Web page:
For more than two decades, Pam Garside has been part of the start-up community in the digital health space first in the US and later also in the UK. She has a background in health care administration and as the Chairman of Cambridge Angels investment group, as a Fellow of the Judge Business School of Cambridge University, and as a management consultant in the sector she keeps a close eye on new development in the space where digital health and women’s health emerge.
She is a member of the Investment Committee of Cambridge Enterprise, the technology transfer company of Cambridge University, and for the past two years, she has been a member of BII’s Healthtech Program Advisory Group.
Now, she also joins BII’s Women Health Innovation Panel. We spoke with her to find out what’s happening in digital and women’s health.
How has the investment community adjusted to the current focus on women’s health?
I am in the digital health space, and we’ve seen massive investments here in the past 10 years led by Silicon Valley. It’s mostly been men investing in companies led by men and in the general health sector, but they now see the women’s market in this space. Women make a lot of the financial as well as health decisions in a household and that’s what the investors have clocked on to. What surprises me is how much in the dark they are around women’s health issues and how they tend to find it somewhat disgusting to hear about the detail! Men don’t like talking about eggs, menopause, vaginal dryness and how to treat it. It’s ’tabootech’. But young women don’t mind, and they tend to go full force on all the terms when pitching to investors.
What’s happening around women’s health in the academic environments in the UK?
It’s quite interesting actually. Just recently, there was a conference focusing on women’s health and I see young women coming together to talk about femtech and ensure that capital is invested in this area. Many start-ups are quite ’soft’ and focused on tracking women’s health and fertility in apps to the end-consumers, but a few start-ups are also emerging in more deep-tech. We just need to help by coaching them to be assertive and smart in their pitches. I am currently getting approximately a pitch deck every day and I always prioritize speaking to female founders.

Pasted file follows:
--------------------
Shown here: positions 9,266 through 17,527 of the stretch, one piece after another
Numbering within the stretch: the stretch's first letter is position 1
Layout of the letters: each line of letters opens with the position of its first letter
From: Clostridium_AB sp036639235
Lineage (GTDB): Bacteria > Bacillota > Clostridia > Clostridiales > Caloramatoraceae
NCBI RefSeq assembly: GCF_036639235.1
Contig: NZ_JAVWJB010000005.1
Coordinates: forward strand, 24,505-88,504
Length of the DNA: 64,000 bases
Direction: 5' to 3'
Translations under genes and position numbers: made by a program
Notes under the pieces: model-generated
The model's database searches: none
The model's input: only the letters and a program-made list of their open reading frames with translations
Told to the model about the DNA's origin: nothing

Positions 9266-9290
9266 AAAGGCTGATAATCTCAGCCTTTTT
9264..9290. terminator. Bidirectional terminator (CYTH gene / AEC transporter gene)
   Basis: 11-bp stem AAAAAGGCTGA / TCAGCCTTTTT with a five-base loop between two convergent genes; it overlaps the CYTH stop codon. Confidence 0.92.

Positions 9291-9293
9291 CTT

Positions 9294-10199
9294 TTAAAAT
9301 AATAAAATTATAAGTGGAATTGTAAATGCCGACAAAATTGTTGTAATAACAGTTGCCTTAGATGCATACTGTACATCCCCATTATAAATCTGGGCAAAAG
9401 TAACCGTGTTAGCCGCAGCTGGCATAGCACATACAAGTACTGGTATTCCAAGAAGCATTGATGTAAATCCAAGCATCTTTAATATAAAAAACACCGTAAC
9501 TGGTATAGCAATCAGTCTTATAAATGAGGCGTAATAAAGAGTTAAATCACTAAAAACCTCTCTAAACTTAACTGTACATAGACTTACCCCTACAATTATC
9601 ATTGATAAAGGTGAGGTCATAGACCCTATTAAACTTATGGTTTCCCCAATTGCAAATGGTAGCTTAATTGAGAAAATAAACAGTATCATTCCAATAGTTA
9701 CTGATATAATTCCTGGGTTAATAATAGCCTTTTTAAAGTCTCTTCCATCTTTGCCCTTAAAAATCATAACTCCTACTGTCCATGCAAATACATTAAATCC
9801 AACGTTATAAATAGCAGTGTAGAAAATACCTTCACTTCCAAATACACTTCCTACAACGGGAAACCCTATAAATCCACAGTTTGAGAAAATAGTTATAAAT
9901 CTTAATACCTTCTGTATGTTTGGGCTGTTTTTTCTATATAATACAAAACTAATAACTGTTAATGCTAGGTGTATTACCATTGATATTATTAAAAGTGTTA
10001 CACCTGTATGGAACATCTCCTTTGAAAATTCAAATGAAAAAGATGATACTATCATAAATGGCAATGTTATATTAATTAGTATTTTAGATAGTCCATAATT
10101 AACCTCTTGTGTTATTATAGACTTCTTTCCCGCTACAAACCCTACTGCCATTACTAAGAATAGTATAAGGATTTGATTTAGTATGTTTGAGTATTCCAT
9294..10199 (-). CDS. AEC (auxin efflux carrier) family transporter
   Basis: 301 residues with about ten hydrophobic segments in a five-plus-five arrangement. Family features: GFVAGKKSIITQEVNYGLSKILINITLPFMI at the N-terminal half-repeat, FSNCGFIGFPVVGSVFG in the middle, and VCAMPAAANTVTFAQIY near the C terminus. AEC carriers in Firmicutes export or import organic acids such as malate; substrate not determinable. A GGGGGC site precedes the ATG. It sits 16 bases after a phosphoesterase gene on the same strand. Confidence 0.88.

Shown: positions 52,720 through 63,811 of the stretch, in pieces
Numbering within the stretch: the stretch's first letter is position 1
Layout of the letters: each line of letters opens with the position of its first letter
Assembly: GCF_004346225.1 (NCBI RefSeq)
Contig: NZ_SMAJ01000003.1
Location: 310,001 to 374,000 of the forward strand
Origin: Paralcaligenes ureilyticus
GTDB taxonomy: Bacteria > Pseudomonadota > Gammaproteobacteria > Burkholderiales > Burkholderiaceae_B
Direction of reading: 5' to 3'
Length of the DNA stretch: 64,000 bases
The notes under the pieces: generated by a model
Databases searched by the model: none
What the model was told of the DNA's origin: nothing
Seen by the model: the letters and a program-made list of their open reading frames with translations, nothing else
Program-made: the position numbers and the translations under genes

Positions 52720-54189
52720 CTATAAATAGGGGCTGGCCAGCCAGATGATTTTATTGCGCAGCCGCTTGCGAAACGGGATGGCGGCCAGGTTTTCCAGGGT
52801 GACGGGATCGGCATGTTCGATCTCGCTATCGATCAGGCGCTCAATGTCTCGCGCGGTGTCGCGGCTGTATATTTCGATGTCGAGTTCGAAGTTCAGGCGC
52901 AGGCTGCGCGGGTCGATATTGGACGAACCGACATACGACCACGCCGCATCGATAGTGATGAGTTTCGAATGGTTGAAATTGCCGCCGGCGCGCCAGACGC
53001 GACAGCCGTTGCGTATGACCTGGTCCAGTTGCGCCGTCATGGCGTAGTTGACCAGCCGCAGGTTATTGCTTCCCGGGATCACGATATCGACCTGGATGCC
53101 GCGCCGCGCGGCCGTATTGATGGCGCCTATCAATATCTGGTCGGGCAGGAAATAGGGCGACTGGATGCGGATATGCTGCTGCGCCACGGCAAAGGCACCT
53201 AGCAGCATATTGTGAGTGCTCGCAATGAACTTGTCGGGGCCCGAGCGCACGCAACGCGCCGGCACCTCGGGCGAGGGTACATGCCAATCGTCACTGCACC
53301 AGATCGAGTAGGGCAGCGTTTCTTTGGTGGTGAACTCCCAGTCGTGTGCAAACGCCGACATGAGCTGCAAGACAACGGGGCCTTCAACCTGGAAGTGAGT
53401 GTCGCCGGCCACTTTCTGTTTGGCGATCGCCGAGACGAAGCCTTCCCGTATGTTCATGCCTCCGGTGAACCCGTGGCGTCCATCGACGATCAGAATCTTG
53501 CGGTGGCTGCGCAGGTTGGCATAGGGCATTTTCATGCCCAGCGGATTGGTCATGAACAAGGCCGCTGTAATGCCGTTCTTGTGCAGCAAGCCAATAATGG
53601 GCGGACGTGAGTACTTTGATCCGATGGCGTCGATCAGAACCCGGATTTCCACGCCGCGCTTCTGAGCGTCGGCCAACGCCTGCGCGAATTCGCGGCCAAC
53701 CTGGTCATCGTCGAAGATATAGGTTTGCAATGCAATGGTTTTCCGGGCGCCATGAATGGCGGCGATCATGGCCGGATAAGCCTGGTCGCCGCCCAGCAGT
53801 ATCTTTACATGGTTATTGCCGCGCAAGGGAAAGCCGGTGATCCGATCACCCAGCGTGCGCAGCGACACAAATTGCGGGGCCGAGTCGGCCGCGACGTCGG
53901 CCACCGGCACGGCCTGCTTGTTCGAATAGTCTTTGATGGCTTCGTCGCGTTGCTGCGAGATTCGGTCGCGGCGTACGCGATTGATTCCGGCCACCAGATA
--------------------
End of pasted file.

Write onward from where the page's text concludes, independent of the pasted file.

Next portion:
What’s driving the focus on women’s health?
I’d like to think that science is driving the change, not only at the universities but also through companies investing in R&D. This is, however, such a long process, and female consumers can really be quite desperate. We see that in especially infertility and menopause because the patients are so vulnerable and there are not many options available. The growing market and the demand for services for women also drive the focus.
What’s the temperature of the current market?
In the past year, the digital health market has had a downturn like all markets, and this has also affected the women’s health space. Digital health was probably an overvalued sector, and VCs are now faced with a market that has lower valuations and even some bargains. It’s slowly adjusting now and if you have a good product in femtech, you just have to battle on. I will still say that friendly financing is a good place to start and that is why angels are a good choice, or women-led VCs. In the Cambridge Angels investment group, we’ve managed to get quite a few women to join, and it has increased focus on women’s health. At the end of the day, angels will only invest in good companies but many of us will bend over backwards to support both women founders and women’s health.